1-20 of 55 Search Results for

spinodal decomposition

Follow your search
Access your saved searches in your account

Would you like to receive an alert when new items match your search?
Close Modal
Sort by
Image
Published: 01 December 2004
Fig. 2 Regions of spinodal decomposition and classical nucleation and growth of precipitates. (a) Phase diagram with a miscibility gap. (b) Variation in free energy with composition for the system shown in (a) at temperature T ′. Source: Ref 2 More
Book Chapter

Series: ASM Handbook
Volume: 3
Publisher: ASM International
Published: 27 April 2016
DOI: 10.31399/asm.hb.v03.a0006229
EISBN: 978-1-62708-163-4
... decomposition has been particularly useful in the production of permanent magnet materials, because the morphologies favor high magnetic coercivities. It also describes the theory of spinodal decomposition with a simple binary phase diagram. alloy phases binary phase diagram chemical composition...
Series: ASM Handbook
Volume: 9
Publisher: ASM International
Published: 01 December 2004
DOI: 10.31399/asm.hb.v09.a0003732
EISBN: 978-1-62708-177-1
...Abstract Abstract Spinodal transformation is a phase-separation reaction that occurs from kinetic behavior. This article discusses the theory of spinodal decomposition, and outlines the methods used in the characterization of spinodal structures in metal matrices. microstructure spinodal...
Image
Published: 01 December 2004
Fig. 7 Backscatter scanning electron micrograph of an iron-copper alloy that was rapidly solidified after undergoing liquid-phase spinodal decomposition. Source: Ref 5 More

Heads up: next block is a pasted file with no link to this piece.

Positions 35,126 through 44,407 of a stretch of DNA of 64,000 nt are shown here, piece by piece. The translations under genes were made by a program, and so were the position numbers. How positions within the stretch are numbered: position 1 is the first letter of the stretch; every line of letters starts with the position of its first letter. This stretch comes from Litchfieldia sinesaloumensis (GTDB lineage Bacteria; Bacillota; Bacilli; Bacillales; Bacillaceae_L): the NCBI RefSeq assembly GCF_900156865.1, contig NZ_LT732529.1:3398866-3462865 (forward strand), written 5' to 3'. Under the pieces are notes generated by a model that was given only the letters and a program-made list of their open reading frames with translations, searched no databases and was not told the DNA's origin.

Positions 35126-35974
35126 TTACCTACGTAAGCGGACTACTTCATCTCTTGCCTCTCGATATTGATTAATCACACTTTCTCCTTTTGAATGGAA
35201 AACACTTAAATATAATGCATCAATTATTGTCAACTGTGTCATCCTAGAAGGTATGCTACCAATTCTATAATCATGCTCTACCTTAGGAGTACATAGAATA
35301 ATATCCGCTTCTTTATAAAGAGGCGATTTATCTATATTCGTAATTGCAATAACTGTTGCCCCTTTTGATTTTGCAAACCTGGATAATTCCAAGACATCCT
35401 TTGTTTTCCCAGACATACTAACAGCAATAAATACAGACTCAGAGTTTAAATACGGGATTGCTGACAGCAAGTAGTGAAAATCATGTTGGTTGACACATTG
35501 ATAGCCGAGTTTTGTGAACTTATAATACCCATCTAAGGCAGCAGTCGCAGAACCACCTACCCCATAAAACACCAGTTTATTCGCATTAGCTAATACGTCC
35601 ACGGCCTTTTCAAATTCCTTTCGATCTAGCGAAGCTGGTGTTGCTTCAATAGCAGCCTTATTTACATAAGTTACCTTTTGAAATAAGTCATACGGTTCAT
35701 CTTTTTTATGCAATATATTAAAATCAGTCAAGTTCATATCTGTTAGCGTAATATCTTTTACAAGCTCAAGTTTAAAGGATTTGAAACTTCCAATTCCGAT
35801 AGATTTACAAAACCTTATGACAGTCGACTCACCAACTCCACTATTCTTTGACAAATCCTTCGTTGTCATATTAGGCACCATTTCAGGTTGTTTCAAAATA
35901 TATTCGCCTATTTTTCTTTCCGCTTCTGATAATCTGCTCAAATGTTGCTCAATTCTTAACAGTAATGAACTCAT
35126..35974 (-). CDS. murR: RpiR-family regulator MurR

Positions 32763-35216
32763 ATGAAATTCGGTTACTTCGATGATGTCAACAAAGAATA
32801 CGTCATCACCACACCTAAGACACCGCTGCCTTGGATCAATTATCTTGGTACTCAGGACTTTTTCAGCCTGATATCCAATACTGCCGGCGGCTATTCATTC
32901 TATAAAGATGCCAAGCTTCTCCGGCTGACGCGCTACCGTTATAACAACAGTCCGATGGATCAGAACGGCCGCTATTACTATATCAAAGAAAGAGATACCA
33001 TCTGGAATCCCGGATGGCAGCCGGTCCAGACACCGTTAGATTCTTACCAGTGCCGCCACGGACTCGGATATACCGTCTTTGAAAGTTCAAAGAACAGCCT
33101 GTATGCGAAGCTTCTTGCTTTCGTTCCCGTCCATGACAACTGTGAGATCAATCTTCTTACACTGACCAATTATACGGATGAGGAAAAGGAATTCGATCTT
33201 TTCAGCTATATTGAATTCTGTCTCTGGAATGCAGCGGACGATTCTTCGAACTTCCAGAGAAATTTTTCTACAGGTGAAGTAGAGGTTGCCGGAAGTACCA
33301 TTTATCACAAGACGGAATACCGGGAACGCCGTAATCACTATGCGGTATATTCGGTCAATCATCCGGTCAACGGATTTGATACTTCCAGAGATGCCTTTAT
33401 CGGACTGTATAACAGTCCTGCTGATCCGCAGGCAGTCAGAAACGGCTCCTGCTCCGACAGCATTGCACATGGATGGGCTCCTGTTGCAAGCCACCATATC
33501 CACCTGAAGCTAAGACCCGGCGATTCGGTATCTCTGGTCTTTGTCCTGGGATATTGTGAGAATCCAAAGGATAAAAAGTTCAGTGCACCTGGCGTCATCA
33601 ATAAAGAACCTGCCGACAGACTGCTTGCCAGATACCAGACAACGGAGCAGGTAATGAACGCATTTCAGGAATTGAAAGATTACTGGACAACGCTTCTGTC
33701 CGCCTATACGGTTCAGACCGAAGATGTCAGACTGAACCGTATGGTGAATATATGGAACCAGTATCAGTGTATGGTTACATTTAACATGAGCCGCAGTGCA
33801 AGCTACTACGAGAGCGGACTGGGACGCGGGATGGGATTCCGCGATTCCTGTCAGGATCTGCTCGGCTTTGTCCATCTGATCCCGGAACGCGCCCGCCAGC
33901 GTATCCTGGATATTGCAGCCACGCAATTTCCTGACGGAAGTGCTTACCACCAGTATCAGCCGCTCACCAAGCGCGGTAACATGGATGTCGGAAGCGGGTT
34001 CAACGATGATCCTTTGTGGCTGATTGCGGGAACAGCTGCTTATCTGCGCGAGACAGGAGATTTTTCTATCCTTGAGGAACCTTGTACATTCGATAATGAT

Image
Published: 01 December 2004
Fig. 1 Two sequences for the formation of a two-phase mixture by diffusion processes. (a) Classical nucleation and growth. (b) Spinodal decomposition. Source: Adapted from Ref 1 , 2 More
Image
Published: 01 December 2004
Fig. 4 Miscibility gap. Region 1: homogenous α is stable. Region 2: homogenous α is metastable, only incoherent phases can nucleate. Region 3: homogeneous α metastable, coherent phases can nucleate. Region 4: homogeneous α unstable, spinodal decomposition occurs. Source: Ref 4 More
Series: ASM Handbook
Volume: 9
Publisher: ASM International
Published: 01 December 2004
DOI: 10.31399/asm.hb.v09.a0003730
EISBN: 978-1-62708-177-1
... nucleation and growth (e.g., spinodal decomposition). To further complicate the classification of the transformations, crystallography influences most transformations (e.g., pearlite, bainite, martensite, and precipitation). Christian ( Ref 1 ) has classified solid-state transformations according...
Image
Published: 01 January 1996
Fig. 21 Electron micrographs of aged type 308 weld. (a) Aged at 475 ° C for 1000 h, showing mottled structure indicative of spinodal decomposition of the δ-ferrite and extensive G-phase precipitation. (b) Aged at 475 °C for 4950 h, showing M 23 C 6 carbides at austenitic-ferrite interface More
Series: ASM Handbook Archive
Volume: 10
Publisher: ASM International
Published: 01 January 1986
DOI: 10.31399/asm.hb.v10.a0001763
EISBN: 978-1-62708-178-8
... for interpreting the scattering from multicomponent materials undergoing phase separation depends on the assumed mechanism, that is, nucleation and growth versus spinodal decomposition. Because nucleation involves the formation of nuclei and growth at random locations within the material, Eq 4 can be used...
Series: ASM Handbook
Volume: 12
Publisher: ASM International
Published: 01 January 1987
DOI: 10.31399/asm.hb.v12.a0000619
EISBN: 978-1-62708-181-8
... by quasi-cleavage. SEM, 600× Fig. 906 Tensile-overload fracture in a fracture-toughness specimen of 64Cu-27Ni-9Fe alloy that underwent spinodal decomposition during heat treatment for 10 h at 775 °C (1425 °F). The surface contains many intergranular facets with intervening regions of dimpled...
Series: ASM Handbook
Volume: 4E
Publisher: ASM International